Trump’s two Russias confound US policy

Because the president contends Vladimir Putin is a 'misunderstood friend,' the national security establishment is torn between appeasing Trump or maintaining a tough approach to an archenemy whose goal has been to undermine democracy.


National News

July 1, 2020 - 9:31 AM

President Donald Trump and Russia's President Vladimir Putin in 2018. Photo by Valery Sharifulin/Tass/Abaca Press/TNS

WASHINGTON (AP) — When it comes to Russia, the Trump administration just can’t seem to make up its mind.

For the past three years, the administration has careered between President Donald Trump’s attempts to curry favor and friendship with Vladimir Putin and longstanding deep-seated concerns about Putin’s intentions. As Trump has repeatedly and openly cozied up to Putin, his administration has imposed harsh and meaningful sanctions and penalties on Russia.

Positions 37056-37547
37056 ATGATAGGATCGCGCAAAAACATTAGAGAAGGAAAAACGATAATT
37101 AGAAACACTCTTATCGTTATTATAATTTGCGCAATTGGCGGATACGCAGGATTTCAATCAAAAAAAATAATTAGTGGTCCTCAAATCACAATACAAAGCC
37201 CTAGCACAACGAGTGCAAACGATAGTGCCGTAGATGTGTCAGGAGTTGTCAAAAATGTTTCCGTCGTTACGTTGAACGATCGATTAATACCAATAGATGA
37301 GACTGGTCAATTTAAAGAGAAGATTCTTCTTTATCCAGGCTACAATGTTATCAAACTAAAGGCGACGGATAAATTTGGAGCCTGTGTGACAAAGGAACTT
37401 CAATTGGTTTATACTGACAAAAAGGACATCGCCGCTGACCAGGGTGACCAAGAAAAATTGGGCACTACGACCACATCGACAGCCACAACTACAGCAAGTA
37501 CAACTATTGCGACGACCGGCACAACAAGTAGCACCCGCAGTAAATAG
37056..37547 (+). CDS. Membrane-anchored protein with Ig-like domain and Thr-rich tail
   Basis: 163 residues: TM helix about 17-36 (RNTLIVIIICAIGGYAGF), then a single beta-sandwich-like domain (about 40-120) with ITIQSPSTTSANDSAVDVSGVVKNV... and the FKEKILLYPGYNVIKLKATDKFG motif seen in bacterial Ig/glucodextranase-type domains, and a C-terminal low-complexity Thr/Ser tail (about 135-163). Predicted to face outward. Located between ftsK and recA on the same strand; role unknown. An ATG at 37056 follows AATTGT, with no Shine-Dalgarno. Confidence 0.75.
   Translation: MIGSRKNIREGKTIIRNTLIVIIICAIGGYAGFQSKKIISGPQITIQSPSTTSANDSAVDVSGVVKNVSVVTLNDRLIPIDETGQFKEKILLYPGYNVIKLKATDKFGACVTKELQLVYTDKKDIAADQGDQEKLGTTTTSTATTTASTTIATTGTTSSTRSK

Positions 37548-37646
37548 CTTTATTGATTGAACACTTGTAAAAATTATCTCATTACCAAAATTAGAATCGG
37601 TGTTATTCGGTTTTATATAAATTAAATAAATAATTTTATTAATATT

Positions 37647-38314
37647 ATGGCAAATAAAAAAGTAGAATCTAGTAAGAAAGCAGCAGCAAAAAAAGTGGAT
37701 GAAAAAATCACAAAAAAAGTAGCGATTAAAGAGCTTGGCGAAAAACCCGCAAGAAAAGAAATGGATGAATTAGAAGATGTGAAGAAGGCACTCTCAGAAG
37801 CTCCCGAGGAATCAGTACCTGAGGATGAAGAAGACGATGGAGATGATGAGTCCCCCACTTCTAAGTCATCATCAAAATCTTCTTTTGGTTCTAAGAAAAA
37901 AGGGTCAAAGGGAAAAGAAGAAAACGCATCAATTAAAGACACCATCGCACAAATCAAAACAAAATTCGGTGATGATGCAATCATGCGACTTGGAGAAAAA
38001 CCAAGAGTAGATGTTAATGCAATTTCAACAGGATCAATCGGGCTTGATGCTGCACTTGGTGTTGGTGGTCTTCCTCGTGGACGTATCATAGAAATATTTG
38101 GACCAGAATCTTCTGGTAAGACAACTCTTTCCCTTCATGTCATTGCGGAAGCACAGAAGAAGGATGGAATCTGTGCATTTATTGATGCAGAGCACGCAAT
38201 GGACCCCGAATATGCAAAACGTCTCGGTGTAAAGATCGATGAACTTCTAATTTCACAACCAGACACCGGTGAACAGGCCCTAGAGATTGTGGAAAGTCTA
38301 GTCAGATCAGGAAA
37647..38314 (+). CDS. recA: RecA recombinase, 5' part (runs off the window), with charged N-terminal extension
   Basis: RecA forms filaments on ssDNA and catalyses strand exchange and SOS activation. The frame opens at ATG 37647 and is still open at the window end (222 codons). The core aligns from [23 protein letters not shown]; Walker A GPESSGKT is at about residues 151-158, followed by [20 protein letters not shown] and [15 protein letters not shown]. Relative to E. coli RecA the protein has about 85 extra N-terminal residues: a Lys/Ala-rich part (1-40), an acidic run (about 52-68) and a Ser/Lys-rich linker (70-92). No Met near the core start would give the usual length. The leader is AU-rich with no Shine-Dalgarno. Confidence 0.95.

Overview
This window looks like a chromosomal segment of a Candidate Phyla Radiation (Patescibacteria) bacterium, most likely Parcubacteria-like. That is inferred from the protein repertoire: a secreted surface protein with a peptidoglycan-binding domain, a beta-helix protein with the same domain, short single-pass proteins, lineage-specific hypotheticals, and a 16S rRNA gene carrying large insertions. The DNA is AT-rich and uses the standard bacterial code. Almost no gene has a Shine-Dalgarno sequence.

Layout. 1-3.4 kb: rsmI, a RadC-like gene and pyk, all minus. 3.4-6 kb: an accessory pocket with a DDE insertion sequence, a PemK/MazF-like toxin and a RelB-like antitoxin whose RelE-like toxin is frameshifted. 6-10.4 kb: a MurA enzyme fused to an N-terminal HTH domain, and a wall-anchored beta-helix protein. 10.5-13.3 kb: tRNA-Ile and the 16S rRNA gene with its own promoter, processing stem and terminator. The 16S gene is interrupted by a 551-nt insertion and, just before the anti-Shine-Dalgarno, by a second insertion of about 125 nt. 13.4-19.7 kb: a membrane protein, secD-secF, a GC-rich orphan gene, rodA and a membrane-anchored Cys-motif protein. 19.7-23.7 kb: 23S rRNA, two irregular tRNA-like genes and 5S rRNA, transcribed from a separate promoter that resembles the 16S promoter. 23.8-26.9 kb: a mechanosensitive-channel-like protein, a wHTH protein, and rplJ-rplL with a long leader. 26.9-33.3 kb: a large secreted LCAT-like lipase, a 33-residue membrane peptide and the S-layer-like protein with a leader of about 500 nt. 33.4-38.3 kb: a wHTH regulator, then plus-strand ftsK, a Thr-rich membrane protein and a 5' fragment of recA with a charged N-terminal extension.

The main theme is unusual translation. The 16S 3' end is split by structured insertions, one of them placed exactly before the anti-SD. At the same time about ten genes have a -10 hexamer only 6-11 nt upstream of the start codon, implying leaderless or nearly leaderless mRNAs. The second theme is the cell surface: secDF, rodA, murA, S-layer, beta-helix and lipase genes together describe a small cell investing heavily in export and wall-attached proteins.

The dizzying, often contradictory, paths followed by Trump on the one hand and his hawkish but constantly changing cast of national security aides on the other have created confusion in Congress and among allies and enemies alike. To an observer, Russia is at once a mortal enemy and a misunderstood friend in U.S. eyes.

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